Flipping the language classroom
2013 (English)Conference paper, Abstract (Refereed)
The flipped classroom, where learners access teacher-talk and other material, e.g. in the form of web-based mini-lectures, and come to class to apply the knowledge gained from the mini-lectures with support from their teacher and peers, rather than listening to the teacher in class and being left to struggle alone at home with exercises, has gained popularity. This paper argues that flipped classroom thinking is particularly suited to language learning as it uses digital tools to give learners access to extensive, individualised input, including information about target language environments and cultures, acknowledges their target language practices outside the classroom and offers regular engagement with the target language materials while optimising the use of classroom time for communicative interaction in the target language with teacher and peers. The operation of the flipped language classroom is set against current theories of language learning and teaching.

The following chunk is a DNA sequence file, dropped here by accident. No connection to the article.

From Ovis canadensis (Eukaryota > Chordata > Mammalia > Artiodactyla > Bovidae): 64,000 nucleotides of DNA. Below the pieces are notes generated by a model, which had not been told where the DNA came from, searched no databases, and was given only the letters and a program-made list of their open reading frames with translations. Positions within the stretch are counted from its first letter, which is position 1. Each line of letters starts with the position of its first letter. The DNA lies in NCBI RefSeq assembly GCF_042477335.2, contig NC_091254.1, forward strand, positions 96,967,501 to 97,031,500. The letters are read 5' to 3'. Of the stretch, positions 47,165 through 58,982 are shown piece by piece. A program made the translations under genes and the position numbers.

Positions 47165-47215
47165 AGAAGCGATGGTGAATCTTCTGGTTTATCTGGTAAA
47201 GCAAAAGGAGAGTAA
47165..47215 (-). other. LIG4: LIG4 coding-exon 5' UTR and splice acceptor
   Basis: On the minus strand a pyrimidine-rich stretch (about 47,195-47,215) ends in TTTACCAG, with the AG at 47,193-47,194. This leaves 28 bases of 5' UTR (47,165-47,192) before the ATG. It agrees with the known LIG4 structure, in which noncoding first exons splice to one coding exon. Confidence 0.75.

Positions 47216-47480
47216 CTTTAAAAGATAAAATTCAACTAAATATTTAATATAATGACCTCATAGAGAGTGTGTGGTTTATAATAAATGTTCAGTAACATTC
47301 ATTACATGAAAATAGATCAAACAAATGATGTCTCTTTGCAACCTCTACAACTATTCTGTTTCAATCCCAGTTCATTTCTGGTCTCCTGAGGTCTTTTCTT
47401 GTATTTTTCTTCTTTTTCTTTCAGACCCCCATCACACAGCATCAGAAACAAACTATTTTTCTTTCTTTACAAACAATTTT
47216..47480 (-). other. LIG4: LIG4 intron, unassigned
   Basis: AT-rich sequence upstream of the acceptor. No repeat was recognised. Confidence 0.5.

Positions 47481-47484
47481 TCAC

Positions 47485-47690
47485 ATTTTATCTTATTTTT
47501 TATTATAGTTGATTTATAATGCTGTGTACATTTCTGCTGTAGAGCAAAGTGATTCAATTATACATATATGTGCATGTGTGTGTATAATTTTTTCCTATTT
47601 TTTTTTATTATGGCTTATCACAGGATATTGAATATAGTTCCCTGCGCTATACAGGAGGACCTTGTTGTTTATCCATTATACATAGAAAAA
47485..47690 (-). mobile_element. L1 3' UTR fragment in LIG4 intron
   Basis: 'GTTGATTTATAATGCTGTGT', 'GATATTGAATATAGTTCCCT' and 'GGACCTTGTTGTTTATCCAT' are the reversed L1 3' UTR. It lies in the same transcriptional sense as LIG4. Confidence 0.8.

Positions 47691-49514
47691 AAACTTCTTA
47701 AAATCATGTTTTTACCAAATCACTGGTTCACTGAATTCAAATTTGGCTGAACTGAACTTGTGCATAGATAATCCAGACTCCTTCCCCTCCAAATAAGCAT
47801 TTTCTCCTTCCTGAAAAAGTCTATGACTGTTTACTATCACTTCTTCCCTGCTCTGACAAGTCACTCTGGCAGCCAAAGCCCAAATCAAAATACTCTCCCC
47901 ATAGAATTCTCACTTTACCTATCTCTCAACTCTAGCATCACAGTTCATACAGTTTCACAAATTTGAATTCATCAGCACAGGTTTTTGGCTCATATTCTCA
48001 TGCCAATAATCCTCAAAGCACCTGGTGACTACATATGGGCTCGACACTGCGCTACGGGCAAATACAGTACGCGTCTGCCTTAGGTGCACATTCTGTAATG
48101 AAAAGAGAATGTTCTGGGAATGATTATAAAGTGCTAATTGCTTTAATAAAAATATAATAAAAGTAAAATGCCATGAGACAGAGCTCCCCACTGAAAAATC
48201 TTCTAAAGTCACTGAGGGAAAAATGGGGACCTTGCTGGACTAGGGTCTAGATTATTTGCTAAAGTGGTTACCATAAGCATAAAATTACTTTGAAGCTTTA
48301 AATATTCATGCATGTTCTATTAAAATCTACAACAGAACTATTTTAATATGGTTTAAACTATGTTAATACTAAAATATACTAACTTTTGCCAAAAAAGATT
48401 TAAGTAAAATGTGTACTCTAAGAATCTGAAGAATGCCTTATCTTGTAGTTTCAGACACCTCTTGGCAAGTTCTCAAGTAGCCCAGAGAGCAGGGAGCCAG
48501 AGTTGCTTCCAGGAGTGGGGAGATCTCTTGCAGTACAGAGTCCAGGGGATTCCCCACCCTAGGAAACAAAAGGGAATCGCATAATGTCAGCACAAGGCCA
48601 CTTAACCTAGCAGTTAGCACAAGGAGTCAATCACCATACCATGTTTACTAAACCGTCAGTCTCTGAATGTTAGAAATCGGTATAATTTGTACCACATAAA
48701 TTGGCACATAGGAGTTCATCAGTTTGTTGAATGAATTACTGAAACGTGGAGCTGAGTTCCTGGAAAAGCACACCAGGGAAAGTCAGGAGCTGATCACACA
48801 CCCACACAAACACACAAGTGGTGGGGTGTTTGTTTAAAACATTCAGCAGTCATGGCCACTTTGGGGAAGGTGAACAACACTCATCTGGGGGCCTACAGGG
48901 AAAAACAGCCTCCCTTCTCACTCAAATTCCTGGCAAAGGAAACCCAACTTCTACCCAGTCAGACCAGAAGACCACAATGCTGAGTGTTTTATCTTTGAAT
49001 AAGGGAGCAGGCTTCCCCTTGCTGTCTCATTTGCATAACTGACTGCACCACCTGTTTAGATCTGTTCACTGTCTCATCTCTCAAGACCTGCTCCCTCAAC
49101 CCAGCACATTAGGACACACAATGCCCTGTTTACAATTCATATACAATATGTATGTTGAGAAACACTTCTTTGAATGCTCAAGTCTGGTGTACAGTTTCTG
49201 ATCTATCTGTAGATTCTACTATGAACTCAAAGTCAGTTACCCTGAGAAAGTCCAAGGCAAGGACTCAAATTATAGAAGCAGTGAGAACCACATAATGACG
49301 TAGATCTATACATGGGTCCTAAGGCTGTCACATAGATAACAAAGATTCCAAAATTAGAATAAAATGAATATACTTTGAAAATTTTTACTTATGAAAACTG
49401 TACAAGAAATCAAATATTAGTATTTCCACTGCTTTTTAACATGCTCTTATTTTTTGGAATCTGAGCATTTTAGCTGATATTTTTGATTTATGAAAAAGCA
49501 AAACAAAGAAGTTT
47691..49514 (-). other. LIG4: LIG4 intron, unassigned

Place, publisher, year, edition, pages
flipped classroom, e-learning
Research subject Language Education
IdentifiersURN: urn:nbn:se:su:diva-97694OAI: oai:DiVA.org:su-97694DiVA: diva2:679882
Wellington, New Zealand: ALANZ/ALAA Conference, 27-29 Nov 2013